EC4P news

Increase in penalties for non-compliance ahead

Increase in penalties for non-compliance ahead

Lisa Dean Profile Image
by Bob Watling, September 2019
Bob Watling is a Senior Consultant in thinkstep's Recycling Compliance business unit and supports thinkstep’s substance declarations web database system, BOMcheck.
Recently, EC4P reported that non-compliant (‘free-riding’) companies selling electronic products online are having a huge impact on how producer responsibility regulations can manage waste.  Companies that fail to register and finance the collection and recycling of WEEE (Waste Electrical and Electronic Equipment) according to their market share, are forcing the costs up for their compliant counterparts.

EC4P has also reported on the insufficient enforcement of RoHS (Restriction of Hazardous Substances) compliance for e-commerce sales and that large numbers of unsafe products were being sold in Europe every day as a result.

Subsequent to these two news items, Regulation (EU) 2019/1020 on market surveillance and compliance of products has been published and will come into effect on 16 July 2021 with the aim of bringing a more streamlined, integrated and hardened approach to enforcement of the RoHS and WEEE Directives. Existing Extended Producer Responsibility (EPR) Directives like the WEEE, Batteries and Packaging Directives are not to be replaced by the new Regulation but reinforced and complemented by it.

Regulation (EU) 2019/1020 will have a direct impact on your business’ exposure to enforcement action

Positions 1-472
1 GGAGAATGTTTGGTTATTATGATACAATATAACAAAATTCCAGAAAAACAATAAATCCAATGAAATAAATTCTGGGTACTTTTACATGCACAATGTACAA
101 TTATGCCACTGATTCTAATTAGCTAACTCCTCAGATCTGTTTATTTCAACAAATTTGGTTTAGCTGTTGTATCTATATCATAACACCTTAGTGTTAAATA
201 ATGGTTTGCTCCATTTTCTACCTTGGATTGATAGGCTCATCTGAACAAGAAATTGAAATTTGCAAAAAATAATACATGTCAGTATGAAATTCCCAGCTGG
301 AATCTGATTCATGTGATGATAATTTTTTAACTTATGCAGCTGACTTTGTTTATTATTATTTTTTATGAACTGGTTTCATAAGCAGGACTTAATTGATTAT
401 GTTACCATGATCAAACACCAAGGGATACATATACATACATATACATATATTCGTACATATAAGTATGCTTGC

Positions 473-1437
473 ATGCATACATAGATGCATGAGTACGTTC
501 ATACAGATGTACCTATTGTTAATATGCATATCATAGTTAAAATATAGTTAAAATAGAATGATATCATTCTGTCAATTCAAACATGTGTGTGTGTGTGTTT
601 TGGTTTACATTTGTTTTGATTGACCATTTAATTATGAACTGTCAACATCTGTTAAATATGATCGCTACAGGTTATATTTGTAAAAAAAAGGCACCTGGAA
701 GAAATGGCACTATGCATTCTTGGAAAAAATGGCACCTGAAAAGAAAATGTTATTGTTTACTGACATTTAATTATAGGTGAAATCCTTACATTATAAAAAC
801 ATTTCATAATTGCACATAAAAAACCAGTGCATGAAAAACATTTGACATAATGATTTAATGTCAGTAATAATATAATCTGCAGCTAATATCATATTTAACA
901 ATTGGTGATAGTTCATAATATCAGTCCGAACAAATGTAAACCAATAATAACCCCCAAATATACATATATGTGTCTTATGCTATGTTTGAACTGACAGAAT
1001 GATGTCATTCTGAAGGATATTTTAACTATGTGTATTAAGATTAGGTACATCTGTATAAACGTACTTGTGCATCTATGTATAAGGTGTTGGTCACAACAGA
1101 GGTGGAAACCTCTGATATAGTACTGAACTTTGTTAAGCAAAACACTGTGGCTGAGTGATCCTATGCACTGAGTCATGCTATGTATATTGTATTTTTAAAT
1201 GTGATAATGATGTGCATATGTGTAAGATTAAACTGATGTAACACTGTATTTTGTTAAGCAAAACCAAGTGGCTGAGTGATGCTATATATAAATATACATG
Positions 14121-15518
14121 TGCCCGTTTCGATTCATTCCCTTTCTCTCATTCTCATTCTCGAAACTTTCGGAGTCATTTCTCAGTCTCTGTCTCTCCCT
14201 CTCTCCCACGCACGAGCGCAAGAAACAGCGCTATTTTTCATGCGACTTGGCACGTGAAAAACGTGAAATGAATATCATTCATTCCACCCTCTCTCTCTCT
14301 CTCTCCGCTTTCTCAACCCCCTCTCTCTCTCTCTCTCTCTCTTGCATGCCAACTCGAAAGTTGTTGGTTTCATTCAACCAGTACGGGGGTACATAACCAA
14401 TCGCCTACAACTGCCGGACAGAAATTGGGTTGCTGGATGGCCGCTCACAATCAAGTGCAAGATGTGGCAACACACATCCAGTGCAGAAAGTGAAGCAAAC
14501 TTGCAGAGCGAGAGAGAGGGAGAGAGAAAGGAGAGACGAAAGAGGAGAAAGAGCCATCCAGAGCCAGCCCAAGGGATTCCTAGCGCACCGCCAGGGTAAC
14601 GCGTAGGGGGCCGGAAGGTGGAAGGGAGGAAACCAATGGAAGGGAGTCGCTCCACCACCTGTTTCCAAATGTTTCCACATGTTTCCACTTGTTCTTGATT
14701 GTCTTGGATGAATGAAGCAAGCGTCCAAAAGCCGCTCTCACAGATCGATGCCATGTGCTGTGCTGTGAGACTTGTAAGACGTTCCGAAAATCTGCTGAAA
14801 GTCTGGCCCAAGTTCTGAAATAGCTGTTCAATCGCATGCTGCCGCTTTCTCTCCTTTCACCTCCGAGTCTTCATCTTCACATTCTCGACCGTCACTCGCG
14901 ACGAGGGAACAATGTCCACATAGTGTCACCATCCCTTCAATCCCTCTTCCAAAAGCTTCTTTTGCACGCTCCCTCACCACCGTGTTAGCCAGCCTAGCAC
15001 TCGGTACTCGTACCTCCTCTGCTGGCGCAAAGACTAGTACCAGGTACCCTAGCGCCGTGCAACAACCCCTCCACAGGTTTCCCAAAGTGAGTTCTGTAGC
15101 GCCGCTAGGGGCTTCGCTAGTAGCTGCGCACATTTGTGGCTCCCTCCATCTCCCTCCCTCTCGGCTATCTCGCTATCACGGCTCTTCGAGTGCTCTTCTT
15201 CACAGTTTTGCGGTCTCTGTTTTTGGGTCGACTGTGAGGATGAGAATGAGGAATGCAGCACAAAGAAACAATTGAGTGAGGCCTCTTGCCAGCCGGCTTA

The new Regulation will affect all companies subject to the requirements of the WEEE & RoHS Directives, as well as other harmonised EU legislation. For example, if your company is not complying with the WEEE, Batteries and Packaging Directives, you face increased penalty risks with more stringent enforcement actions including fines, stop sells and even prison sentencing.

The Regulation will be particularly hard-hitting for companies selling electronic products online via e-commerce platforms.  Provisions specifically target these companies to close compliance gaps that until now, could be ignored with lower likelihood of consequence.

Enhanced cooperation practices between individual EU Member State market surveillance authorities and powers given to these authorities will make it far less likely for free-riding WEEE producers to go unnoticed and for companies to include restricted substances in their products.

How to avoid penalties and ensure your company complies with WEEE (plus Batteries and Packaging) legislation

Your company needs to make sure that compliance gaps are closed to remove exposure to new tougher enforcement activities and hard enforcement action.

EC4P has helped many companies, including companies specifically targeted by this new Regulation, to protect their product sales from enforcement by implementing legally robust compliance arrangements for WEEE, Batteries and Packaging. Read case studies here or contact us to find out how we can help.